Presented by Racemaker Press

"There's a lot of junk out there today. If you want it straight, read Kirby." -- Paul Newman

The Way It Is/ A look inside Ford's GT project

by Gordon Kirby
Ford's pair of brand new Ford GT Le Mans cars run by Chip Ganassi Racing made their debut at last weekend's Rolex 24 Hours. It was a tough start as both cars ran into an infuriating series of gearbox and electrical problems. But Ganassi's drivers and team kept plugging away and both cars made the finish one of them finishing a distant 31st, 46 laps behind, and the other classified 40th, 176 laps down.

It was dispiriting for the cars to hit so much trouble after an exhaustive and largely trouble-free test program over the last half of 2015. But the Ford GTs were entirely competitive in a hotly-competitive category featuring factory or factory-backed teams from Corvette, Porsche, BMW and Ferrari, and clearly, the Fords have the potential to win races.

The goal of course is to win the GT LM class at Le Mans but the cars are also bringing some fresh blood and added interest to IMSA's Weathertech SportsCar Championship. It was encouraging to see a good crowd at Daytona last weekend. Many of them were Ford fans and there was plenty of interest and enthusiasm for the cars among fans I spoke to in the garage area.

Going into the weekend I discussed the development of Ford's GT project with Bernie Marcus who is Ford Racing's chief aerodynamicist and Larry Holt the vice-president of MultiMatic builders of the cars.

© Mike Levitt LAT/USA
Marcus works on everything from NASCAR to sports cars. He's been with Ford since 2001 following a long career as both an aerodynamicist and race engineer in Formula 1 and Indy cars.

"The decision was made to design and build a mid-engined super car because that's what you've got to have to be eligible to run GTLM," Marcus says. "Ford didn't have any cars like that which could have been adapted properly and was likely to be competitive. So the decision was made to do a mid-engined super car. The next big thing was Ford's marketing department wanted an Ecoboost engine to be part of the program so it has a V-6 turbo engine.

"The project was sub-contracted out to MultiMatic. They had been selected to do the road car and had the capability to build a race car so it was very logical to go with them.

"We worked very closely with MultiMatic on all the aero development. We did it at the ARC wind tunnel facility in Indianapolis. We used their CFD because they have a very good CFD program that compliments their rolling road wind tunnel. The car was done under the big umbrella of MultiMatic but I managed the operation in Indianapolis."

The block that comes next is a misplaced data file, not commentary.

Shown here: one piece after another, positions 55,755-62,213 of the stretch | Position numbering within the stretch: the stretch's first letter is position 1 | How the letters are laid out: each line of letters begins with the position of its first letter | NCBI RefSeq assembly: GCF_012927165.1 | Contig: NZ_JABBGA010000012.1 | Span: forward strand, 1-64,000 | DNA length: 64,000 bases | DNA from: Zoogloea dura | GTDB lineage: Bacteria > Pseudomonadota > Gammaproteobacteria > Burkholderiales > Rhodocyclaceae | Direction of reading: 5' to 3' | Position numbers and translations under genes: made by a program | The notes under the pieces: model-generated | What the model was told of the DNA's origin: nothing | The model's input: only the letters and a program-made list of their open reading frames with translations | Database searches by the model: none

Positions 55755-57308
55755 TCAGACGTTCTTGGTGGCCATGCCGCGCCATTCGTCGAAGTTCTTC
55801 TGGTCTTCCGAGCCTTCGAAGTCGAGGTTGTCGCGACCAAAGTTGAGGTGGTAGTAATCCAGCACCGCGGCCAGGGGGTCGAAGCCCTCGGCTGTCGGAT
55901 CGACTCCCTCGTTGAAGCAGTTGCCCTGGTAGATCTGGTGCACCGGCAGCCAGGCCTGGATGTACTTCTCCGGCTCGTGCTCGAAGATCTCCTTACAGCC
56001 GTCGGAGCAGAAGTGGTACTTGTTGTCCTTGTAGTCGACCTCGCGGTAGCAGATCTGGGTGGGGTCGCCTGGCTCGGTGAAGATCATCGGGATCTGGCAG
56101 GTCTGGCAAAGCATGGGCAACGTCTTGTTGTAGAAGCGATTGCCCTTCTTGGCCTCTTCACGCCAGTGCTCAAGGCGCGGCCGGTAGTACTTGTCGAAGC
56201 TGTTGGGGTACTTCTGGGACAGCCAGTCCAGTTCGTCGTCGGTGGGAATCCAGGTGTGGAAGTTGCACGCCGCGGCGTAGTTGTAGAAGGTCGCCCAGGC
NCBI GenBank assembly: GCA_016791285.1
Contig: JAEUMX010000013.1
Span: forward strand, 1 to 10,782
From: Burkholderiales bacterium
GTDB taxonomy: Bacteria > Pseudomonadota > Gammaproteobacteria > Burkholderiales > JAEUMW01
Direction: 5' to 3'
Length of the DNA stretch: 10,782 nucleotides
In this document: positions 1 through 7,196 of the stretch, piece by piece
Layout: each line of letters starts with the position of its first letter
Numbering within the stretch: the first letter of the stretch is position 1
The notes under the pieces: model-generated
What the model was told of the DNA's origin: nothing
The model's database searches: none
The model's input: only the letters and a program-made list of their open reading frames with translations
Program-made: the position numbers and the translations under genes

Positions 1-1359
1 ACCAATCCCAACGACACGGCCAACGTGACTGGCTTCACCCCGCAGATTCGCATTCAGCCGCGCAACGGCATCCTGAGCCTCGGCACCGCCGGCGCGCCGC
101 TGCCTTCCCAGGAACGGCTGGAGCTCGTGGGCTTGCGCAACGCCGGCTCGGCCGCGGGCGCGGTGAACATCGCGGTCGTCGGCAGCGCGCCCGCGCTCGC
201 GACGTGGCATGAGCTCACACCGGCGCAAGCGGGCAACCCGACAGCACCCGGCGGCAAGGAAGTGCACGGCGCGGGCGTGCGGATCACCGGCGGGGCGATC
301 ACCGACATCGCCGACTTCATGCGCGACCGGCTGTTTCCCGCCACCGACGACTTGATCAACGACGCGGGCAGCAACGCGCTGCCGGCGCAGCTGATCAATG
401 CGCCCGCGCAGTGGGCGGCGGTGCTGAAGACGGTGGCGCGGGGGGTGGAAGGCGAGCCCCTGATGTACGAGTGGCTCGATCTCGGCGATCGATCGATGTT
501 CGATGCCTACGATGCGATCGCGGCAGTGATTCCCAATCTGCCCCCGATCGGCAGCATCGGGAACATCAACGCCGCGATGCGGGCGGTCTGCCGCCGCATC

MultiMatic's Holt gives full credit to Ford's global vice-president of engineering Raj Nair for bringing the concept to life.

"Ford came and knocked on our door and asked if we were interested, and of course we were," Holt said. "We were fortunate that we've got a good relationship with Raj Nair. There's no question that he's the visionary who made it happen. He's a highly technical guy and is in charge of all things engineering worldwide. He knows all the ins and outs of this program and is the guy who made it happen.

"To get Ford Motor to do something like this is amazing. There's no way that car would look like it does and perform the way it does without tremendous co-ordination between MultiMatic and Ford Motor."

Holt emphasizes that no single individual is responsible for the new Ford GT's design and engineering.

"Everybody always looks for the single individual who's responsible," Holt says. "It goes back to idea of the genius working at the drafting board. People want to know who's the Adrian Newey or Colin Chapman or Eric Broadley of this project. But in this day and age, there isn't that guy. I don't want to make it sound like it's design by committee, but it is a very complex thing.

"The days of a guy working at a drafting board laying out a car are long gone. It's now truly teams of people. A guy like Adrian Newey makes a sketch but he's got fifty people working for him who then put the stuff in CAD."

Bernie Marcus discussed the car's aerodynamic development.

"It has some resemblance to the original GT-40 and to the revival edition from 2004," Marcus said. "But that car was not suitable for racing. It's architecture and shape didn't allow you to make any downforce.

"We got the styling studio involved to generate some shapes. They came up with some different themes and we did some initial CFG studies on these themes. We worked on that for about six months and one theme was selected which was very close to what you see today. Then we started the aero development process. We worked first with scale models, then in full size.

"We had a couple of design engineers and a couple of model makers plus a CFD guy working full-time on the program. There were fix or six people working on this program in Indianapolis the entire time until the middle of last year. The total time frame was about two and a half years from when we started to Daytona today.